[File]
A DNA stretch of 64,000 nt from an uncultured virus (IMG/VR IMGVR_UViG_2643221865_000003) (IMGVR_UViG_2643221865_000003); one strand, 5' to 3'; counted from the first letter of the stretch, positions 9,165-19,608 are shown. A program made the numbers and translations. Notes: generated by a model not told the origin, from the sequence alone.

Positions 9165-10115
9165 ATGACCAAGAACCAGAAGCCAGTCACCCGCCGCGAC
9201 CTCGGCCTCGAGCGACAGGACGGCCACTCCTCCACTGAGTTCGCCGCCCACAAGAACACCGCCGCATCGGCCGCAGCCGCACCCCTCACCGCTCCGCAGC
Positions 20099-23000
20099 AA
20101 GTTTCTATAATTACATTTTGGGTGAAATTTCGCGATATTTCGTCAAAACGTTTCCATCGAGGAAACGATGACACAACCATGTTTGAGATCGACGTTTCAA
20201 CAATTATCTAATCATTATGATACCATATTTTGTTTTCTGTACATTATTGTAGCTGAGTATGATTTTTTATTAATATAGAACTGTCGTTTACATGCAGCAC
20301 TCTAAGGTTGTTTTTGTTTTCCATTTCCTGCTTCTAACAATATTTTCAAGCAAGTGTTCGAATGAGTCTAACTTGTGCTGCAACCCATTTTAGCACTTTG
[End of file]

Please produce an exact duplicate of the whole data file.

A DNA stretch of 64,000 nt from an uncultured virus (IMG/VR IMGVR_UViG_2643221865_000003) (IMGVR_UViG_2643221865_000003); one strand, 5' to 3'; counted from the first letter of the stretch, positions 9,165-19,608 are shown. A program made the numbers and translations. Notes: generated by a model not told the origin, from the sequence alone.

Positions 9165-10115
9165 ATGACCAAGAACCAGAAGCCAGTCACCCGCCGCGAC
9201 CTCGGCCTCGAGCGACAGGACGGCCACTCCTCCACTGAGTTCGCCGCCCACAAGAACACCGCCGCATCGGCCGCAGCCGCACCCCTCACCGCTCCGCAGC
Positions 20099-23000
20099 AA
20101 GTTTCTATAATTACATTTTGGGTGAAATTTCGCGATATTTCGTCAAAACGTTTCCATCGAGGAAACGATGACACAACCATGTTTGAGATCGACGTTTCAA
20201 CAATTATCTAATCATTATGATACCATATTTTGTTTTCTGTACATTATTGTAGCTGAGTATGATTTTTTATTAATATAGAACTGTCGTTTACATGCAGCAC
20301 TCTAAGGTTGTTTTTGTTTTCCATTTCCTGCTTCTAACAATATTTTCAAGCAAGTGTTCGAATGAGTCTAACTTGTGCTGCAACCCATTTTAGCACTTTG